Nick has been in national journalism for more than 30 years, winning three prestigious press awards along the way. Most of his career has been spent as a reporter or feature writer on the Daily Mail and more recently, The Mail on Sunday. He’s done his share of reporting from world trouble spots, including Iraq and Afghanistan, but admits he would be more circumspect about returning to either these days. He is married with three grown-up sons and lives in Norfolk. He loves playing golf, albeit badly, as well as decent wine and the buzz of good gossip.
As a Story Terrace writer, Nick interviews customers and turns their life stories into books. Get to know him better: you can read an autobiographical story of his own below. Get in touch today to work with him!
The One That Got Away
I’ve heard and written many people’s stories during my time as a journalist, but there’s one that, for the most part, has eluded me: my father’s.
He died when I was aged 14 and I only ever heard a censored, child-friendly version of the experiences he had to relate. A textbook, taciturn Yorkshireman, a career policeman with the old West Riding Constabulary, he volunteered for the RAF at the outbreak of World War II and joined Bomber Command as a navigator on Lancasters.
In 1944, about a fortnight after D-Day, his aircraft was shot down over Holland, killing two of the eight-strong crew in the crash. Of the six survivors, three were captured and sent to POW camps, while Flying Officer Jack Craven and two others were sheltered by the Dutch Resistance.
That much I knew, along with a story we, even as kids, thought was probably a bit fanciful. The way my dad told it, he and a group of fugitive Allied aircrew were being hidden in an underground hide deep inside a forest when word came that the Germans were moving in to search the entire area.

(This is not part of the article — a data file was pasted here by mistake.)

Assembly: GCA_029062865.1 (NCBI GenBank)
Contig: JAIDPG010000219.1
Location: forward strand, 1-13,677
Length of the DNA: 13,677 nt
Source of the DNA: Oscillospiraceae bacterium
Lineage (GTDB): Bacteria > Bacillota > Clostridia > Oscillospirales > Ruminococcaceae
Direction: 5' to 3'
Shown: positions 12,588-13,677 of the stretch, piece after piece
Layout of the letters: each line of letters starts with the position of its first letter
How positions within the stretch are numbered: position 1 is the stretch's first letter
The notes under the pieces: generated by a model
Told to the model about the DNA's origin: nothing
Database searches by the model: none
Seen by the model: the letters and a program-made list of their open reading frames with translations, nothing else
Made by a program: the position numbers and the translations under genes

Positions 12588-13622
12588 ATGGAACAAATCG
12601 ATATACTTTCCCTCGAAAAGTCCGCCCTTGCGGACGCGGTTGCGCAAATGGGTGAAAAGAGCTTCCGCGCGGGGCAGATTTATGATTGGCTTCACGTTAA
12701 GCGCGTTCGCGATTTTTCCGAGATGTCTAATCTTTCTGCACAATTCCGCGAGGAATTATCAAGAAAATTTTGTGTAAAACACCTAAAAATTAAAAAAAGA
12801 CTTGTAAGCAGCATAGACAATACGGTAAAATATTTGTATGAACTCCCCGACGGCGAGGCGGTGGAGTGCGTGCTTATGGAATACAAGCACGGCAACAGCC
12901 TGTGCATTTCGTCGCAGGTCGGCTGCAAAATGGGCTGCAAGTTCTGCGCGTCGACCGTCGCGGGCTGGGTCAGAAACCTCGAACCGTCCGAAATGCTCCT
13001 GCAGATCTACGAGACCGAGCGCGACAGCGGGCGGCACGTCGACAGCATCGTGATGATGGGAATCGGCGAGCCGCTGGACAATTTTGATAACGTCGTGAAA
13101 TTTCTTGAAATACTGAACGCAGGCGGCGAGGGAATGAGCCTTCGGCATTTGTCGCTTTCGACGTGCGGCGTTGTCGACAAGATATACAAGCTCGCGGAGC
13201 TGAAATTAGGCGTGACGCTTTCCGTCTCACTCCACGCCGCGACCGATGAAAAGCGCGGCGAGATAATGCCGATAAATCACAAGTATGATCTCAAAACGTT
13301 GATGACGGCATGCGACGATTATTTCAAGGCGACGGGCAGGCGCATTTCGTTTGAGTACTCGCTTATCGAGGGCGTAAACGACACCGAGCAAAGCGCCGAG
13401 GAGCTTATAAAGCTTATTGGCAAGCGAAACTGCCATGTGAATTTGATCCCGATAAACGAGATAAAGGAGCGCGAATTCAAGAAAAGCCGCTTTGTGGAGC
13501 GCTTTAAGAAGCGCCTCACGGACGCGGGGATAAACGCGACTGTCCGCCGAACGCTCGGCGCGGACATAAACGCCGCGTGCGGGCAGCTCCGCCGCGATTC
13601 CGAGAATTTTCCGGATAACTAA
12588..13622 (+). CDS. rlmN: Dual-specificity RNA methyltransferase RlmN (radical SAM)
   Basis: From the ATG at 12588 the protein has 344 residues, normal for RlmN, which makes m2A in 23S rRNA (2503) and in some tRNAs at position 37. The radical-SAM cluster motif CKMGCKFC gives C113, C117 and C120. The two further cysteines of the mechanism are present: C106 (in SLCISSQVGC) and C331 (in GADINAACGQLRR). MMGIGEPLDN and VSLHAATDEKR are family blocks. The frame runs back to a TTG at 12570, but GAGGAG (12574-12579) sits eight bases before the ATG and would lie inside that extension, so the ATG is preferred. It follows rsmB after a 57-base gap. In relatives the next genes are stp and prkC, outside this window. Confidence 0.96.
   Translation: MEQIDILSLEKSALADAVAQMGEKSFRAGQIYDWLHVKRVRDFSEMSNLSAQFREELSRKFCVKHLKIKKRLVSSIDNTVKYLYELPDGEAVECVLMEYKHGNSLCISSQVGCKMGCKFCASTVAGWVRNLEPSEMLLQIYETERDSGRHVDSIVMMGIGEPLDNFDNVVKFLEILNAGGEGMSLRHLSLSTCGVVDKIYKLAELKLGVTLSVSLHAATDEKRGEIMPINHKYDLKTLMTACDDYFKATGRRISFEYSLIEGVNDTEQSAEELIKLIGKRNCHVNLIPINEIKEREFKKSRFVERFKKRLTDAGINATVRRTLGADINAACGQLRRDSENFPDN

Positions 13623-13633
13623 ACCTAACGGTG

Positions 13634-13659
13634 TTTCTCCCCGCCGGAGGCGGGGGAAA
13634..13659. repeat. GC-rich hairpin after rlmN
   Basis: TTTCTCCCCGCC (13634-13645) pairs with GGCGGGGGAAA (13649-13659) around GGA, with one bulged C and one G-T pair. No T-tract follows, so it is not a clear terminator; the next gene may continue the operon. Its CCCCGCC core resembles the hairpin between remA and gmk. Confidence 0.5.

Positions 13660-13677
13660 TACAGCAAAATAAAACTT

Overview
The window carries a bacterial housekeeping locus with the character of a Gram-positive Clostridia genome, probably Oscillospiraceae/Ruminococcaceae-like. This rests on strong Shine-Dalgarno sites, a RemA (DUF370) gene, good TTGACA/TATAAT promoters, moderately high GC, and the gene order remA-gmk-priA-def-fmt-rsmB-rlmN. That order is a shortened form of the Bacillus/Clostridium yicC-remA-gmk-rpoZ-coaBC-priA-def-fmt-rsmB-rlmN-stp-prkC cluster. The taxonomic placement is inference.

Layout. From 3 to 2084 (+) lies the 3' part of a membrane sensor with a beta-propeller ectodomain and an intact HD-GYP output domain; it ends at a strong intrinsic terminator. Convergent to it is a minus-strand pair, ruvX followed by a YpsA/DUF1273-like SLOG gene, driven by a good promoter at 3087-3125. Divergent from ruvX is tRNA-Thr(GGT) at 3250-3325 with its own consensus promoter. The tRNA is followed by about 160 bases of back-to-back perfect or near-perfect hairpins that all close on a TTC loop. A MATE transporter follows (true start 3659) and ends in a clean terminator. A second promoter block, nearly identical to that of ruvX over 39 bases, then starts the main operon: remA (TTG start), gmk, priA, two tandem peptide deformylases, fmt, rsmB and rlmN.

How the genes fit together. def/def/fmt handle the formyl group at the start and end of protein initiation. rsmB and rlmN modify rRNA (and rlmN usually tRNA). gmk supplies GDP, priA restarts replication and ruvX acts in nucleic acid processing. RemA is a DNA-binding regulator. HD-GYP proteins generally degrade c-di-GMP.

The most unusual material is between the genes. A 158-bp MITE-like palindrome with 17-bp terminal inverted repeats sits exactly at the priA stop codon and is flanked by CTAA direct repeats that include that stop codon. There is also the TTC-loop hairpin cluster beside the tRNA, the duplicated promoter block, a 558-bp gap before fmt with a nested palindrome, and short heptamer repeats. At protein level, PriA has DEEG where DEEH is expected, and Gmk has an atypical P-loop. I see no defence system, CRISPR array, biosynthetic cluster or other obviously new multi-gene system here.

One of their Dutch comrades had the idea to send the town’s fire engine out to the spot, with spare firemen’s uniforms for the aircrew to wear. Having done so, the bell was sounded and the vehicle proceeded at full speed past one checkpoint after another, waved through without question by German soldiers.
My father survived being moved from barn to apple loft to cellar for eight months – during which time my mother, Mary, to whom he had not even been married a year when he went missing, was declared a war widow. Eventually, my father and a few others were able to steal a boat and make it across the Rhine to where the Canadian forces were advancing towards Germany.
The edited version was an account of heroic derring-do, pitched at a young boy’s understanding, but as I grew into adulthood, I longed to speak to him as an equal and drill deeper into what he felt during those long, fearful months of incarceration. I imagined us in the pub over a pint as he at last shared the details that had previously been excised.
It was only decades later, long after his death, that I heard something that coloured my father’s Buchanseque tale in a much darker shade. Through a very circuitous route I was contacted by the relative of the youngest member of the crew of No. 50 Squadron’s ill-fated flight, call-sign LL840.
Flight Sgt Kenneth Ingram belonged, so I believed, to the lucky trio that included my father and had evaded capture. But it turned out the 21-year-old flight engineer never made it home. He was found in his hiding place, along with an American airman and six Dutch Resistance fighters, three months after the crash.
The eight men were summarily executed by the Gestapo and their bodies put on public display for several days as a warning to the civilian inhabitants of the very village where my father was still hiding.
What terror of discovery must have plagued him and his Dutch Resistance hosts in the face of such a pitiless German reprisal? Did he believe he would ever see his wife or his country again? I will never know because, sadly, we never got the chance to make that man-to-man conversation a reality.
One thing, though, did make me smile when I started delving anew into some of the painstaking research conducted by Dutch amateur historians. That yarn we thought he’d spun about the RAF chaps clinging onto a speeding fire engine as it flew through German checkpoints?
It happened exactly the way he told us.